At Hydros shareholders meeting in 1905, Kristian Birkeland was appointed as technical consultant for life with an annual salary of NOK 5,000 - the same amount he earned as professor at the university. His remuneration later increased dramatically, providing him with the opportunity to pursue his research projects more closely.
Birkeland believed there was a connection between the northern lights and activities on the sun’s surface. As early as 1896, he had substantiated his main theory – that electrically charged particles radiated at great speed from spots on the surface of the sun, were captured by the earth’s magnetic field and directed to the polar areas. When the particles encounter and slow in the earth’s atmosphere, gases in the atmosphere ignite and glow.
This theory was supported by practical experiments in his laboratory at the University of Christiania (now Oslo), and by extensive expeditions and studies in the northern polar regions.
The fundamental studies were published in ”The Norwegian Aurora Polaris Expedition.” Part one was completed in 1908 and the second volume in 1913.
From the arctic to the Tropics
Zodiacal light is a weak glow in the sky due to the reflection of dust particles in the equator area. This can be clearly seen in Africa against the dark night sky. As early as 1910, Birkeland had had already spent some time in Sudan and Egypt to study the phenomenon.
Birkeland was keen to learn more about zodiacal light and subsequently purchased property in Helouan, south of Cairo. He moved there in 1914. His conclusion, that the earth’s magnetic field affects both the path and the spread of electrically charged particles from the sun, and is therefore significant in the development of zodiacal light, attracted attention.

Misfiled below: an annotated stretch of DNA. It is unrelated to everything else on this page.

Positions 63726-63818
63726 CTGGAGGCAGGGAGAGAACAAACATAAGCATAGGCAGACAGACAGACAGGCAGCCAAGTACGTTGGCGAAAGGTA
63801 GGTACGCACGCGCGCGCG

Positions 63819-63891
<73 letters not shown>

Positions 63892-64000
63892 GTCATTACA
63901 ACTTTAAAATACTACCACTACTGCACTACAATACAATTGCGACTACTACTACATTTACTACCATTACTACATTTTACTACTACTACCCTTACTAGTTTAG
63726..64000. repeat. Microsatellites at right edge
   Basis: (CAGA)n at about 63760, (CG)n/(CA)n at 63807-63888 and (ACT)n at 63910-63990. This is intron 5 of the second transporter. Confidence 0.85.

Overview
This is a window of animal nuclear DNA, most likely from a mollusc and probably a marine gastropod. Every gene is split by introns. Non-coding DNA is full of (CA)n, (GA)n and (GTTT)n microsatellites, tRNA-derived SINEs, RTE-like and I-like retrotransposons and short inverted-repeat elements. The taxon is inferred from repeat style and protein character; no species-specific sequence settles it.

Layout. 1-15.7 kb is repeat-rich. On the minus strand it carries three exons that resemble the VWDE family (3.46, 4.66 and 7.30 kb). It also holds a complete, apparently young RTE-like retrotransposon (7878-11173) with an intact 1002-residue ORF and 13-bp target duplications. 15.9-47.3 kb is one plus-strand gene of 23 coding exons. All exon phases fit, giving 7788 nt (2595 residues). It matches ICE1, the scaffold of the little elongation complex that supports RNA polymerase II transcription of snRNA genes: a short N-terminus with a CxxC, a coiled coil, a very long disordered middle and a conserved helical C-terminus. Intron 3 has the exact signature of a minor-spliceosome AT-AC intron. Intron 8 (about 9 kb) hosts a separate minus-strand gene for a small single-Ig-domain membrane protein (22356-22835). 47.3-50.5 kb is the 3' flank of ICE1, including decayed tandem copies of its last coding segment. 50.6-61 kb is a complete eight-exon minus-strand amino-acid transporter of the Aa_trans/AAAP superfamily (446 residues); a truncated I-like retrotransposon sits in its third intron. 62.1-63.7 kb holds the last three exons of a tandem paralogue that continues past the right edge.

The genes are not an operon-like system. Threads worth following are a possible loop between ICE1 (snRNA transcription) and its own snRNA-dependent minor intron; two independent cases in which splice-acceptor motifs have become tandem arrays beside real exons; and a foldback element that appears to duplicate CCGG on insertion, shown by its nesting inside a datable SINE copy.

World War I disrupted his work. Colleagues were called to war duty and communication lines with his Norwegian associates were broken. Birkeland also suffered from increasing physical and mental health problems. His hearing was seriously impaired, probably due to chemistry experiments, and he was haunted by delusions. Amongst other things, he believed he was being followed by Englishmen trying to get hold of his electromagnetic cannon. His health improved somewhat when he was admitted to a sanatorium in 1916.
The last, long journey
In 1917, Birkeland began planning his return home to celebrate his 50th birthday in December. A trip through war-torn Europe seemed impossible, but the Danish consul in Cairo offered to travel with him via Asia, and Birkeland was easily persuaded.
When they arrived in Tokyo, Birkeland decided to stay for a while. He wanted to work with colleagues at the University of Tokyo.
During his stay, his psychological problems grew worse. On the morning of 15 June, 1917, he was found dead in his hotel bed. On the bedside table was a package of the sleeping drug Veronal and a revolver.
Meanwhile preparations for Birkeland’s 50th birthday celebration were well underway back home. There was also an initiative to nominate him for the Nobel Prize in physics. This effort was cancelled when news of his death reached Norway.
At his funeral in Tokyo, Professor Nagaoka gave an oration, which included the following words:“His ingenious spirit was apparent in his explanation of sun spots and the extraction of nitrogen from the air. This age-old problem was at last solved and given a practical application by means of the electric arc. All electrical engineers know Notodden as one of the largest power plants, where, with the help of giant turbines driven by hydroelectric power, three meters long, lightning-like arcs are generated to manufacture potassium nitrate. But far and above this valuable and wonderful invention, his name will be remembered for his studies of polar light.”
As soon as the war ended, Birkeland’s ashes were sent home to Norway and buried. A memorial service was held on September 22, 1919, at the University of Christiania. On his gravestone is written: “He bound nitrogen from the air with an electromagnetic arc. He studied the Northern Lights, solar radiation and the earth’s magnetic field.”
A statue of Professor Birkeland stands today outside the Hydro museum at Notodden, where one of the first factory buildings was constructed in 1904.There is also a bust of Birkeland at Hydro’s research center in Porsgrunn, in the Oslo fjord.